When it comes to the mass manufacture of complex plastic parts, no technology beats the production rate of injection molding. Injection molding is often used to produce millions of parts per year with limited human intervention. This helps maintain a low cost per part.
The surface finish of polycarbonate is extremely important in applications that benefit from its optical clarity like car headlights. Injection molded parts will take on the surface finish of the mold used. Injection molds can be polished to a mirror finish which means that this highly smooth surface will be transferred to the injection molded parts.
Injection molding makes efficient use of raw materials with minimal wastage. Subtractive techniques like CNC (Computer Numerical Control) machining will result in a lot of waste, whereas injection molding fills the mold with only the precise amount of material required. The only waste present during injection molding is the small amount of material found in the mold runners. Any wastage that does exist can be recycled.
Injection molding is one of the fastest production technologies when it comes to the manufacture of plastic parts and is a highly automated process and requires very limited human intervention when compared to other processes like machining. Reduced human intervention results in reduced labor costs and ultimately results in a low cost per part.
Provided the correct DFM (Design for Manufacturing) principles are followed, injection molding can be used to produce parts with a wide range of designs. These can include parts that use over molding and insert molding to create multi-material parts.
Despite its benefits, there are some challenges in successfully injection molding polycarbonate. Some disadvantages of the process are listed below:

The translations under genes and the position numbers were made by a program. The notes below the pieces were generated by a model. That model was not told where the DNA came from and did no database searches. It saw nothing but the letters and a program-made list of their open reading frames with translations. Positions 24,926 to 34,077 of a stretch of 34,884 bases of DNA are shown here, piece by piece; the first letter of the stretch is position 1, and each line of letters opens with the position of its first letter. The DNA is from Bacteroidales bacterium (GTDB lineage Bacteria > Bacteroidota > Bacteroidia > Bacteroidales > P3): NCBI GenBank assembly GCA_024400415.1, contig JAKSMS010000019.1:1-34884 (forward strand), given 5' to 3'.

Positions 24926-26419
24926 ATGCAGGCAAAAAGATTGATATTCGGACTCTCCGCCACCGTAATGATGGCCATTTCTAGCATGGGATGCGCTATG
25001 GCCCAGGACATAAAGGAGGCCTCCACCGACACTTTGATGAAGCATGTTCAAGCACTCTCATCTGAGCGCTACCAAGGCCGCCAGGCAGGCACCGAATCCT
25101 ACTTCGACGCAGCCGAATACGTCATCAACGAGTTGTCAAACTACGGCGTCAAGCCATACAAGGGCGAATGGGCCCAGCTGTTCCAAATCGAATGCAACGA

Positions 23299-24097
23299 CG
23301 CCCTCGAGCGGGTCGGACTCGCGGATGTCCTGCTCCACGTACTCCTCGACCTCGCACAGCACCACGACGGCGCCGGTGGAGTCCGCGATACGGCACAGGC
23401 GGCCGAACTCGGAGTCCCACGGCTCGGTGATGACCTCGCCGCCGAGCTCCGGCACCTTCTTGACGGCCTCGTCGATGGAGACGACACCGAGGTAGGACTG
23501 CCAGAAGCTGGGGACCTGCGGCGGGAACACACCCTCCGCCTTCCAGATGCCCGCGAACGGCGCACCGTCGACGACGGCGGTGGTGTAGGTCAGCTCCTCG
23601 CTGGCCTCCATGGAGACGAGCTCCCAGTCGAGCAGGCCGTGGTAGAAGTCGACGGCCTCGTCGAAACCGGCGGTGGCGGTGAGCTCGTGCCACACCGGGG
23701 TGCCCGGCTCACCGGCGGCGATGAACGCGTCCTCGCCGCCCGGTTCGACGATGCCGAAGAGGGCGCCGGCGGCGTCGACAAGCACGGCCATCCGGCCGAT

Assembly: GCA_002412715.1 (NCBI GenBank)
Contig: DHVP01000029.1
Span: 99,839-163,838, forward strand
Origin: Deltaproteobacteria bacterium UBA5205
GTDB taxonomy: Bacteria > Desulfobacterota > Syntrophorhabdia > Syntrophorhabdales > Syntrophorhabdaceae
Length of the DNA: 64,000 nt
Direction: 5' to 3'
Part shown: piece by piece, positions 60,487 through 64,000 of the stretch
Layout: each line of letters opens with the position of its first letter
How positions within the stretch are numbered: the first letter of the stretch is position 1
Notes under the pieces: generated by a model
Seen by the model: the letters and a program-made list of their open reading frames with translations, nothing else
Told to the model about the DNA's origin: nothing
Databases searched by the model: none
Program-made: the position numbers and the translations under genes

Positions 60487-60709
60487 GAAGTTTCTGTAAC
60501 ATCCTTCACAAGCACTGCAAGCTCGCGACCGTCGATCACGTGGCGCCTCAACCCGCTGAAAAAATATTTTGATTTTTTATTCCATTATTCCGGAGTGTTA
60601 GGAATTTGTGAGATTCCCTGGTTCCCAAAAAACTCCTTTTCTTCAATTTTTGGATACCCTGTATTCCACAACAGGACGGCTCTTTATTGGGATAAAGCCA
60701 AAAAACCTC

Injection molding requires a high upfront investment to manufacture the complex injection mold that must first be designed, machined, heat treated, surface hardened, and polished before it can be used. For that reason, injection molding is not typically feasible for low-volume production with any material. The high cost and long lead time for injection molds make the cost per part too high for low volumes.
Polycarbonate is one of the more costly injection molding materials. As such, this material should only be used if other, cheaper thermoplastics will not be able to meet the design requirements.
Polycarbonate is one of the more complicated materials to use for injection molding. This is due to its high viscosity, which makes it difficult to injection mold thin-walled or fine-featured parts without increasing the injection temperature to the point where the material faces an increased risk of chemical degradation.
Some of the challenges that must be overcome when injection molding with polycarbonate are listed below:
- Moisture Control: Polycarbonate easily absorbs moisture prior to injection andcan cause splaying in the final part and undesirable streaking on the surface. The mechanical properties of polycarbonate can also be negatively affected by the inclusion of moisture. For this reason, polycarbonate pellets must be dried with a suitable desiccant or with a dehumidifier prior to being used for molding. The optimal moisture content is less than 0.02 %.
- Metal Adherence: Polycarbonate has a tendency to adhere to injection mold materials and machine equipment made from high iron-content alloys. If molds or machine parts like screws have high iron content, it may be necessary to coat them with chrome to prevent adherence.
- High Viscosity: Polycarbonate has a high viscosity which makes it difficult to mold thin walls or parts with complex flow requirements. This problem can be managed with high injection pressure and high injection temperature. However, higher temperatures require reduced injection speeds.
For more information, see our guide on Injection Molding Defects.
Injection molding can be carried out using almost any thermoplastic (such as polycarbonate). Thermoplastics can also be filled with reinforcing additives like glass or carbon fiber fillers. Metal can also be injected if combined with a plastic filler material to allow the metal powder to flow through the mold. However, additional sintering is needed for metal injection molding.
For more information, see our guide on the 10 Most Common Plastic Injection Molding.
This article presented polycarbonate injection molding, explained what it is, and discussed the different uses for it. To learn more about polycarbonate injection molding, contact a Xometry representative.